How could this book be so weird? Well, two things are going on. First, it’s a translation from German, with it’s sturdy, declarative sentences. And second, the first edition of this book appeared in 1979. Think of all the advances we’ve made in understanding genetics, brain biology, and pharmaceuticals in the last 32 years. Prozac, the first of the new, revolutionary SSRI’s didn’t hit the U.S. market until 1987. (At least that’s what Wikipedia tells me.)

Even in “revised and updated” editions, the central thesis remains, and the book isn’t being sold as an historical document. It’s outdated pop psych. Curiously, Miller’s work was first recommended to me by my psychologist.

My objection is my own experience. The therapeutic work she’s talking about? Been there. Done that. Years of talking, uncovering, journaling, raging, accepting, even with the help of modern antidepressants. According to Miller, I should be cured by now.

In this book, there is no allowance for any sort of influence of genetics or brain wiring, not even “predilection.” In fact, she sets up a classic straw-man argument when she writes about another psychiatrist’s book that questioned why some people can endure horrible tragedies without apparent pychological damage whereas others seem to wilt at the slightest inconvenience. This other psychiatrist’s explanation? God’s grace.

She dismisses that outright, as you’d expect, but makes no mention that, God or not, there might be an inherited resilience that doesn’t come from one’s conditioning in childhood. I mean, the word “gifted” is in the title of the book. Where did this “gift” come from, if not God or genetics? If a gift can be independent of experience, something you’re born with, why not depression? Somehow, one’s self-deluded, selfish, and damaging parents managed to create this gift at the same time as screwing up absolutely everything else.

She uses the incident as an opportunity to rail against religious explanations and make a plea for religious leaders to “acknowledge and respect these simple psychological laws.” In my (admittedly layperson’s) reading of psychology, the only law is that there are no simple laws. Again, I’ll use the parallel of teaching; nothing does more damage to students than absolute certitude about how people learn, especially if that involves a simplistic, singular model, even if that model is a good one.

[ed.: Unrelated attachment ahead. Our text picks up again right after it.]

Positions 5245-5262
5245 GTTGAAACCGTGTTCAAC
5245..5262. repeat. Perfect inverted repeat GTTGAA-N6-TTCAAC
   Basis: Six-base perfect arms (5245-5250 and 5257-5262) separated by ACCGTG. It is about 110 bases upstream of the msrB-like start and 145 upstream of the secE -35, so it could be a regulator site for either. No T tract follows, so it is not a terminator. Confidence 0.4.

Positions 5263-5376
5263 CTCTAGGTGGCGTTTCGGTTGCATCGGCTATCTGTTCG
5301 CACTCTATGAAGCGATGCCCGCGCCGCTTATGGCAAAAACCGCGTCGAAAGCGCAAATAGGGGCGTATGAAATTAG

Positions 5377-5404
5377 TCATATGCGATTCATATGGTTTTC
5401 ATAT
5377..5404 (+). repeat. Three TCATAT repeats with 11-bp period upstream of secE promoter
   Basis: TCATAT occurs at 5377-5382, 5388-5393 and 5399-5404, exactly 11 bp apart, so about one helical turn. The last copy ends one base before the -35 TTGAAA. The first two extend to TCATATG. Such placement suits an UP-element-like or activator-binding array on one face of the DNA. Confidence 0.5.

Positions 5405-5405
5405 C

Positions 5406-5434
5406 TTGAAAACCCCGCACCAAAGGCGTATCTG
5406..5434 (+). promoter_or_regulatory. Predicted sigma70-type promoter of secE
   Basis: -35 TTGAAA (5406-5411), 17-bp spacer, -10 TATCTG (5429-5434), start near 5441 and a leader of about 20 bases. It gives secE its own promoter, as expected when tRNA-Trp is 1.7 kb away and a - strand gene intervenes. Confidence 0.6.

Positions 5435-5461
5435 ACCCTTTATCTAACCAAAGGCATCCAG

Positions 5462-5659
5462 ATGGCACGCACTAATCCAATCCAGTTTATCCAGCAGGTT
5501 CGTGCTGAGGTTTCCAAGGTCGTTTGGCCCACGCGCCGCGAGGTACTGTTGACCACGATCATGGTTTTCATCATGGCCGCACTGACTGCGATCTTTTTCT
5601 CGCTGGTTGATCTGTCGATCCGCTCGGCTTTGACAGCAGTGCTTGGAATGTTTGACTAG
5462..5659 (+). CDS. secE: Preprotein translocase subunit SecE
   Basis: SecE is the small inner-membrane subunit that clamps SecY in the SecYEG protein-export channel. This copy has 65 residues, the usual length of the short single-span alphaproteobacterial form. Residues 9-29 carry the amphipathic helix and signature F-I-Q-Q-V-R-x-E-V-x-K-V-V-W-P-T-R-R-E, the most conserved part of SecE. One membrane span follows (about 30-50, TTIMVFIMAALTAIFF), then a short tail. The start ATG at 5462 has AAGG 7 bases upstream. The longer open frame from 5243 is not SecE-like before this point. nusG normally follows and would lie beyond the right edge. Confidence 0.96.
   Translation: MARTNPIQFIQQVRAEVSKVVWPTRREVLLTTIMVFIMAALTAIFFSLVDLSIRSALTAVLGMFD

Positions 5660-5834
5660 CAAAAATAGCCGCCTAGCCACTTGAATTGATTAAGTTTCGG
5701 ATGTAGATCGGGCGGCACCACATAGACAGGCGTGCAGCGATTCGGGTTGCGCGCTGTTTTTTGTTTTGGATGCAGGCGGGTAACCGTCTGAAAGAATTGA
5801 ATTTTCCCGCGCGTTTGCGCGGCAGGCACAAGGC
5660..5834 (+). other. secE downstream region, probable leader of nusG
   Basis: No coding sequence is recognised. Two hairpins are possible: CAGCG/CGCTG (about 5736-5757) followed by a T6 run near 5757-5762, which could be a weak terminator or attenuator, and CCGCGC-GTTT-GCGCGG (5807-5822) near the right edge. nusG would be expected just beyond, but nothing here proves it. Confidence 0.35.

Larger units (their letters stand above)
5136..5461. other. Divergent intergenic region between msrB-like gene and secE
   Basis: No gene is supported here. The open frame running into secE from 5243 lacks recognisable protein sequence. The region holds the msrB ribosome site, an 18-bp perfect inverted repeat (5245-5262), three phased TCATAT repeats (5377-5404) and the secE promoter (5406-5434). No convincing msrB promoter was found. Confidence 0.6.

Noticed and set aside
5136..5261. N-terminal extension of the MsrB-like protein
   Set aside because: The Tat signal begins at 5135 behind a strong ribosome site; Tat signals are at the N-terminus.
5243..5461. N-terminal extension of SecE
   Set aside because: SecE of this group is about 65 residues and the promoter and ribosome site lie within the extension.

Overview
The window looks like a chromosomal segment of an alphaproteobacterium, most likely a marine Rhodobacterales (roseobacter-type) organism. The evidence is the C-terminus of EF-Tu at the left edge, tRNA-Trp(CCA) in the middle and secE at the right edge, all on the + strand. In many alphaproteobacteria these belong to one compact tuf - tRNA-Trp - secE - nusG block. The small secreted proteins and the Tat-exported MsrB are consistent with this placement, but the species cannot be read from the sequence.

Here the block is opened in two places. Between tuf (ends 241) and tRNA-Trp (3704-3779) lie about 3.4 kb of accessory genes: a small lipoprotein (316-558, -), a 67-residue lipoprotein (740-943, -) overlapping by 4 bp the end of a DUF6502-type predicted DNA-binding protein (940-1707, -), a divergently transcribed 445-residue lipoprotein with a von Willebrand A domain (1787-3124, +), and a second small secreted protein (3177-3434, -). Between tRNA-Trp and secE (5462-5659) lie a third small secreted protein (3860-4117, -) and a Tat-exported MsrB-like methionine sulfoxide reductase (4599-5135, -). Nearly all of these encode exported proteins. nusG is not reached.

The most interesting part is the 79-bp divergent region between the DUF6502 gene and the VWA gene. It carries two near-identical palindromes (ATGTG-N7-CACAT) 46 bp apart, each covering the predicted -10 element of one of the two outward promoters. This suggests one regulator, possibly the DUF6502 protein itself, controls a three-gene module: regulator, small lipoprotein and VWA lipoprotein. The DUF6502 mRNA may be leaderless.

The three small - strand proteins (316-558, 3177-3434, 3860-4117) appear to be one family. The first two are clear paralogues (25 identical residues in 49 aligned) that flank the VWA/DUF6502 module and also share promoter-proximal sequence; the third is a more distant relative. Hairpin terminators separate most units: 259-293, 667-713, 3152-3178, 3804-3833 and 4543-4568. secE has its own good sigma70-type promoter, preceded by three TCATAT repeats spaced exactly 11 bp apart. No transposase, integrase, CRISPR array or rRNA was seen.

So I’ve begun to reconsider the years of work I did with my psychologist. It was enormously helpful, but eventually I plateaued. Since 2005 or so, I’ve been working on my own, making steady progress. She was wonderfully supportive, but I have to question her recommending Alice Miller (it was The Truth Will Set You Free, I think).

I’d have to say Miller is stuck looking at the mind from the story of psychoanalysis. Freudian stuff is fun to read. Writers and English majors love it, because it presents a compelling story, a never-ending source of conflict. Good stories are about conflict. But it is just one way to understand the mind.

Ultimately, Miller’s whole enterprise seems like when dentists tell you they can detect all your health problems by looking at your teeth, and optometrists say the same thing about the eyes, and chiropractors, the back. Seriously, my former chiropractor believed you could cure allergies by aligning the back. I went along with his story, just because I wanted to be able to get out of a chair without wincing. That, and he liked to call me “Professor,” with serious respect, even though I was only twenty five.

The human body is a greatly interconnected thing. Someone who oversimplifies it isn’t doing us any favors. The best book that looks at the whole landscape of depression is Andrew Solomon’s The Noonday Demon. I say “landscape” because he calls his book, aptly, “an atlas of depression.” Surprisingly, Miller and Solomon come to the same conclusion: